(Reuters) – European stock markets erased early gains on Monday as a slide in oil prices hammered energy stocks, with investors also bracing for the worst corporate quarterly earnings season since the 2008 financial crisis due to the coronavirus pandemic.
The pan-European STOXX 600 index was down 1% after gaining as much as half a percent in early trading, with the energy sector .SXEP posting its fourth decline in five sessions.
Total SA (TOTF.PA), BP Plc (BP.L) and Royal Dutch Shell Plc (RDSa.L) were among the biggest drags on the benchmark index, as oil prices fell to levels last seen in 1999 on oversupply concerns.
The STOXX 600 has recovered about 23% since hitting an eight-year low in March on dramatic fiscal and monetary stimulus around the world, but still remains 31% away from reclaiming its record high as evidence of the economic hit from the pandemic piles up.
“We are starting to get a reality check in terms of what companies are saying to us and markets are navigating that at the moment,” said Richard Dunbar, head of multi-asset research at Aberdeen Standard Investments.
“It feels like a lot of the benefits of the central bank intervention appears to have passed and all eyes are now on the damage that has been done to company earnings and their ability to pay dividends.”
As the first-quarter earnings season kicks into high gear, analysts expect STOXX 600 firms to post a 22% plunge in earnings after initially forecasting a 10.5% rise, according to IBES data from Refinitiv.
Oakley and Ray-Ban maker EssilorLuxottica (ESLX.PA) became the latest company to scrap its dividend and said it could consider cost cuts to shore up cash reserves as the pandemic chokes business. Its shares fell 0.8%.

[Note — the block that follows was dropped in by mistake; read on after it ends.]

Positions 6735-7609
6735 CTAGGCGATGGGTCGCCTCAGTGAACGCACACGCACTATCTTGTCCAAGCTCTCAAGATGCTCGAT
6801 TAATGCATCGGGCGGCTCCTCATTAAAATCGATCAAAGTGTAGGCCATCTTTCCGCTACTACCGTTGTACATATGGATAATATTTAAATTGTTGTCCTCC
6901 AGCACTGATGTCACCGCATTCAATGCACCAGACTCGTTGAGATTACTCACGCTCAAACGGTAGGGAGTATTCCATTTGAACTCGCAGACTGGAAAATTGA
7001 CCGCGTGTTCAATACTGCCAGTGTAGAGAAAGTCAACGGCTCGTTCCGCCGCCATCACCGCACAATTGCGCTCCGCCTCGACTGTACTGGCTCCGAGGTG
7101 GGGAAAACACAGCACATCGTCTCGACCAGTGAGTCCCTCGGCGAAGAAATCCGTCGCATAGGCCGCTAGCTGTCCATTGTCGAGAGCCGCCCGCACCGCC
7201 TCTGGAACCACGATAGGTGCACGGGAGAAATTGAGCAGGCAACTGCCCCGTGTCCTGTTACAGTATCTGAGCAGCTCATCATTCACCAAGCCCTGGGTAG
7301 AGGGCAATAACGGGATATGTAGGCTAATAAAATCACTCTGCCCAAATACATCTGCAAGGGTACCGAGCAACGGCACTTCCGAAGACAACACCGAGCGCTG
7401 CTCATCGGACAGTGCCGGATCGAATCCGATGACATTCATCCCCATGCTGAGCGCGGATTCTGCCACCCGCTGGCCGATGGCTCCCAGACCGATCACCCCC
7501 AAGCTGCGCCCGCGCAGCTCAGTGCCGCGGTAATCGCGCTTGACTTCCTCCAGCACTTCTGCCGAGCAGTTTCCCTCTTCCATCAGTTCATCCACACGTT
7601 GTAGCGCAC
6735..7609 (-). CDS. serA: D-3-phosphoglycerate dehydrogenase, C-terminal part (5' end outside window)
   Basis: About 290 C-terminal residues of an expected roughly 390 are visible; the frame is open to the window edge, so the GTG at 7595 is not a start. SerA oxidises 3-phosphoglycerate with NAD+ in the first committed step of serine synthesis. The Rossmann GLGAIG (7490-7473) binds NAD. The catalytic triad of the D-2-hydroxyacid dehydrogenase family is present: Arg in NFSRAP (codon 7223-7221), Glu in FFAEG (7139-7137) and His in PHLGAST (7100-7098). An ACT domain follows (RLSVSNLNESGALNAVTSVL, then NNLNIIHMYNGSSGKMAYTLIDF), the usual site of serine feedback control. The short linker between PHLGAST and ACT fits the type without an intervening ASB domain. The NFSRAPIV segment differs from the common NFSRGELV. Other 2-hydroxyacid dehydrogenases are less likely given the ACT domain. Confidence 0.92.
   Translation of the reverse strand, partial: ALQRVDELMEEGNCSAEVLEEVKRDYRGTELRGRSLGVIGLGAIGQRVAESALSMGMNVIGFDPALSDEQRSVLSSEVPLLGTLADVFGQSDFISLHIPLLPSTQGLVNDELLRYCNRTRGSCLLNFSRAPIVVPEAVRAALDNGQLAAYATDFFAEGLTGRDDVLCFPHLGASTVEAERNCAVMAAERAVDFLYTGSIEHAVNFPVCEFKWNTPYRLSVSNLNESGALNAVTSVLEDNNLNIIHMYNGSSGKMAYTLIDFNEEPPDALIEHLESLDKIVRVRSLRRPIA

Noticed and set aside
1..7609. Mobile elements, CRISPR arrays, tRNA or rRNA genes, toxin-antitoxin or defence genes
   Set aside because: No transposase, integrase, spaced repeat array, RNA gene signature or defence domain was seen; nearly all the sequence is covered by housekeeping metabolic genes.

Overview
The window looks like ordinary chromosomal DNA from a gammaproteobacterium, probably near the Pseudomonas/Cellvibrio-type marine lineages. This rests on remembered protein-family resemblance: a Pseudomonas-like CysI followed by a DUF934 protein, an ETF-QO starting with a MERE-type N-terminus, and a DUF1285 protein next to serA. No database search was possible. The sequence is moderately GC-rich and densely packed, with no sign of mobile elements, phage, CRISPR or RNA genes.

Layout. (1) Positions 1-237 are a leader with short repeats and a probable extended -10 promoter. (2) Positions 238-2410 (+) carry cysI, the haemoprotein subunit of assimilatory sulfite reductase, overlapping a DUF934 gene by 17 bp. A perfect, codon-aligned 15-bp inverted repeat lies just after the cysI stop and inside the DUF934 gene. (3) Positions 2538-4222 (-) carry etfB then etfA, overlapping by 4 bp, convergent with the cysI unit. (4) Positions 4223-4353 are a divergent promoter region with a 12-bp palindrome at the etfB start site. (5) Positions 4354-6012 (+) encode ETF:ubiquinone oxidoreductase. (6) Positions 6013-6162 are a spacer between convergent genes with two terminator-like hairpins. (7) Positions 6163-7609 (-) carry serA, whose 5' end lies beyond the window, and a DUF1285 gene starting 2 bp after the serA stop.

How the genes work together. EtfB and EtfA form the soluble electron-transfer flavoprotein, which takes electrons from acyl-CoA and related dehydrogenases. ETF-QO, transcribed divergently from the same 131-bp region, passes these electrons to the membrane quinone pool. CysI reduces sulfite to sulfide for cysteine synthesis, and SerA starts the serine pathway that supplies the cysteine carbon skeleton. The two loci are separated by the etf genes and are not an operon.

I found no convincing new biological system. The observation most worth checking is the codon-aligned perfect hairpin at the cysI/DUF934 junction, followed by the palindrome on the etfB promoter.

With coronavirus deaths slowing in some of the worst hit parts of Europe, some countries have signalled they could relax strict stay-at-home orders to restart supply chains, but health officials have warned of another wave of infections if the lockdowns are lifted too soon.
“That is going to be a disastrous outcome and instead of confronting a steep recession, we might end up with a long-lasting depression,” said Hussein Sayed, chief market strategist at FXTM.
“Equity performance cannot diverge for a prolonged period of time from fundamentals, so if we do not see a true economic recovery in the coming months, we expect another leg lower in stock markets.”
Dutch health technology company Philips (PHG.AS) rose 4.5% after saying sales and profit margins could still rise in 2020 if the coronavirus pandemic eases in the coming months and hospitals are able to restart elective surgeries, even as it pulled its forecast for the year.
Healthcare .SXDP was the only sector trading higher as Novartis (NOVN.S) won the go-ahead from the U.S. Food and Drug Administration to conduct a randomized trial of malaria drug hydroxychloroquine against COVID-19.
Readings on April manufacturing from across the world are due on Thursday and are expected to hit recession-era lows.
French media conglomerate Vivendi (VIV.PA) jumped 3.4% after reporting a higher first-quarter revenue, led by its music division Universal.
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